WASHINGTON – When Alveda King was invited to the White House last month, the Atlanta pastor and niece of Martin Luther King Jr. brought with her a list of more than 90 names – all federal prison inmates seeking presidential clemency.
King's list was compiled with the help of her goddaughter Angela Stanton, an Atlanta author ("Lies of a Real Housewife") and reality show cast member (BET's "From the Bottom Up") who served time in prison herself for her part in a stolen car ring.
Last week, another reality television star – Kim Kardashian West – appeared at the White House, with the lawyer for Chris Young, a Tennessee man serving a mandatory life sentence for drug trafficking. Along with other law professors and advocates, she got a meeting with top advisers Ivanka Trump and Jared Kushner, the president's daughter and son-in-law.
And a loose coalition of activist groups, criminal justice reform advocates and lawyers – all coordinated by the conservative Koch Institute – has been assembling a list of thousands of prisoners they believe are worthy of the president's constitutional power to pardon crimes and commute sentences.
Those efforts highlight what's been an often chaotic, ad hoc approach to clemency under President Donald Trump. He has granted pardons to people who haven't applied for them, bypassed the formal Justice Department review process, and focused his pardon power on a handful of politically charged, high-profile cases.
Now, the White House is attempting to instill some discipline to the process as part of what they hope will become a signature piece of Trump's efforts at criminal justice reform.
That's according to participants at a White House meeting last week, in which officials heard from a dozen law professors, advocates and attorneys that the clemency system is broken.
Discussions are "mainly focused on ways to improve that process to ensure deserving cases receive a fair review," said deputy White House press secretary Hogan Gidley.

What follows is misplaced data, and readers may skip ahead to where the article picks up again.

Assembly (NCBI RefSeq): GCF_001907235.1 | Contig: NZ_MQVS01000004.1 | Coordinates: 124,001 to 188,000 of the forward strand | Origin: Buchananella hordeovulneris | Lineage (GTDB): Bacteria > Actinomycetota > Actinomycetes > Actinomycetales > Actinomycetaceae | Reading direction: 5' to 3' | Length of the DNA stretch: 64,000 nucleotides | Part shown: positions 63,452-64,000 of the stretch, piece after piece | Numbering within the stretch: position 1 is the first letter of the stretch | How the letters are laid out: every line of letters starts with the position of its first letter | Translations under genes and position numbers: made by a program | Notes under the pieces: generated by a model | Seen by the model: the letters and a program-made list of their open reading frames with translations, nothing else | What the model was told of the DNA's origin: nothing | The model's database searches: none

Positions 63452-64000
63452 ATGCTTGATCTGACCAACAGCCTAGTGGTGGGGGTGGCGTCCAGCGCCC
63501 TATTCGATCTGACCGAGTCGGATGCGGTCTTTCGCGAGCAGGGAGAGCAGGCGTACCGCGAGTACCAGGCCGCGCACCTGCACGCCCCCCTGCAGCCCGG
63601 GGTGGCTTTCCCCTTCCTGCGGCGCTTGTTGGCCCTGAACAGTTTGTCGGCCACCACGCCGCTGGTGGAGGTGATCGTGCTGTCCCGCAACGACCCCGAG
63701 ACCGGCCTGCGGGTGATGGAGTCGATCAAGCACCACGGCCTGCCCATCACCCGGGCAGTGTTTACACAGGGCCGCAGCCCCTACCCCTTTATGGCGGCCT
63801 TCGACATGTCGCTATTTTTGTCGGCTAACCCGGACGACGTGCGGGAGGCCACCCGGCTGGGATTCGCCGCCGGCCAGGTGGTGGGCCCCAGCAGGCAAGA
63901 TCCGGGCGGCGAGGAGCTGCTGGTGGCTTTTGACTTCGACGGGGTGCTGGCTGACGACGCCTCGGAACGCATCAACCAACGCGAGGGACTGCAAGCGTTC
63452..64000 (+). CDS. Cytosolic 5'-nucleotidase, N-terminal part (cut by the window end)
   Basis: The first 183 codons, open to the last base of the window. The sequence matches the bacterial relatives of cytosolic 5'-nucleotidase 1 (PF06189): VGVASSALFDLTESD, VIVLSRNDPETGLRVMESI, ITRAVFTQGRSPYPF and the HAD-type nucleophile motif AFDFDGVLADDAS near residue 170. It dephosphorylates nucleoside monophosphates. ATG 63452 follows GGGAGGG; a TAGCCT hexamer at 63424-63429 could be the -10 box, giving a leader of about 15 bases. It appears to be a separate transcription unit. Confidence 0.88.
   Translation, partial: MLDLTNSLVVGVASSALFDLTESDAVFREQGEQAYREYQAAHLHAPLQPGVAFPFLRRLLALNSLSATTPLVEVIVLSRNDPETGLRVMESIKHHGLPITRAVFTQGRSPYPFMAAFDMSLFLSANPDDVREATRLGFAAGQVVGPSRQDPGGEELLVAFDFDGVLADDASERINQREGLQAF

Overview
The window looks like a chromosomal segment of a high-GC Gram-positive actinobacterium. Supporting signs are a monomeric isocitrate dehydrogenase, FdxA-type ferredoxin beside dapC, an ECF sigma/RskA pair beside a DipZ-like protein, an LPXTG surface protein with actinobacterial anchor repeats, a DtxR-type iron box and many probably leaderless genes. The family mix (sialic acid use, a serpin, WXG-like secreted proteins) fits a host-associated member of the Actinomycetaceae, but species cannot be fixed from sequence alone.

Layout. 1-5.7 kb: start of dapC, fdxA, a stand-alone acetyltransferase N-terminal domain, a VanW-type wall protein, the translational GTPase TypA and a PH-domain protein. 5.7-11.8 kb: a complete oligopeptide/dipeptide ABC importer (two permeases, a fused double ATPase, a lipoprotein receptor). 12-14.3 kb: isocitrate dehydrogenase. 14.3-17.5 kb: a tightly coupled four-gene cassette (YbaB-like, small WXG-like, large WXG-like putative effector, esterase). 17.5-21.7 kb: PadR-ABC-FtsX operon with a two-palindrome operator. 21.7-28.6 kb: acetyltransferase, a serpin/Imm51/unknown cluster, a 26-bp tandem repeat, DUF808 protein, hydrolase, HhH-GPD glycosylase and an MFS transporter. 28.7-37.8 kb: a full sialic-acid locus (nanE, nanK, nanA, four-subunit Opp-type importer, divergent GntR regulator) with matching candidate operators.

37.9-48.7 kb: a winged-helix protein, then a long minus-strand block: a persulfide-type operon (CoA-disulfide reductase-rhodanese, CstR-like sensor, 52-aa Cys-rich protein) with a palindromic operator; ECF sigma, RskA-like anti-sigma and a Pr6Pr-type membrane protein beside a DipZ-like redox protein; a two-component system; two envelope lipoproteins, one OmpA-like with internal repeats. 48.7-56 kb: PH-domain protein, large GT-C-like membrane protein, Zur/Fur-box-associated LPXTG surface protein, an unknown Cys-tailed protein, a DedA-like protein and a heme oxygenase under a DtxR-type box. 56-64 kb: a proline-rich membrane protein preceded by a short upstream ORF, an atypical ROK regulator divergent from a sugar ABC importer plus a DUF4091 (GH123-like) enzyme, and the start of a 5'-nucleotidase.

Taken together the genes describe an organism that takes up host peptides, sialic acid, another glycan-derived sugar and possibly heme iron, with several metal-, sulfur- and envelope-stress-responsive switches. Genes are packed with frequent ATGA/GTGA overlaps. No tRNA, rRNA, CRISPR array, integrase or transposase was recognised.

The meeting was convened by Ivanka Trump and Kushner – but neither the president nor the White House lawyers participated. A senior White House official, speaking on condition of anonymity to discuss internal White House discussions, said the White House counsel's office was engaged in the effort and looking at several options for how to overhaul the system.
"We were very critical of the process as it stands," said Brittany Barnett, a Dallas lawyer who founded the pro-clemency Buried Alive Project. "We definitely can't keep doing these one-offs and it can't just be celebrity endorsements."
Barnett, a Democrat, wasn't alone. Calls for reform came from across the political spectrum. On the left: Kevin Sharp, a former federal judge appointed by President Barack Obama; Van Jones, a former Obama official who has described himself as "to the left of Pluto;" and human rights attorney Jessica Jackson Sloan, the mayor of Mill Valley, Calif.
On the right: Heritage Foundation scholar Paul Larkin; Koch Industries lawyer Mark Holden; and Leonard Leo of the Federalist Society, known for his influence in Trump's Supreme Court picks.
Also attending were law professors Rachel Barkow and Mark Osler, who argued that the president should abolish the Office of the Pardon Attorney, the Justice Department office that has handled pardons and commutations in one form or another since 1865.
Obama relied on that office to process more than 20,000 applications through his clemency initiative, an effort to effectively resentence drug offenders serving long minimum sentences for what are now considered more minor drug offenses.
Obama ultimately shortened the prison sentences of 1,715 people. But he also left office with a record 11,355 petitions pending, resulting in what critics have called a clemency "lottery" in which it's often unclear why some inmates are freed and others stay behind bars.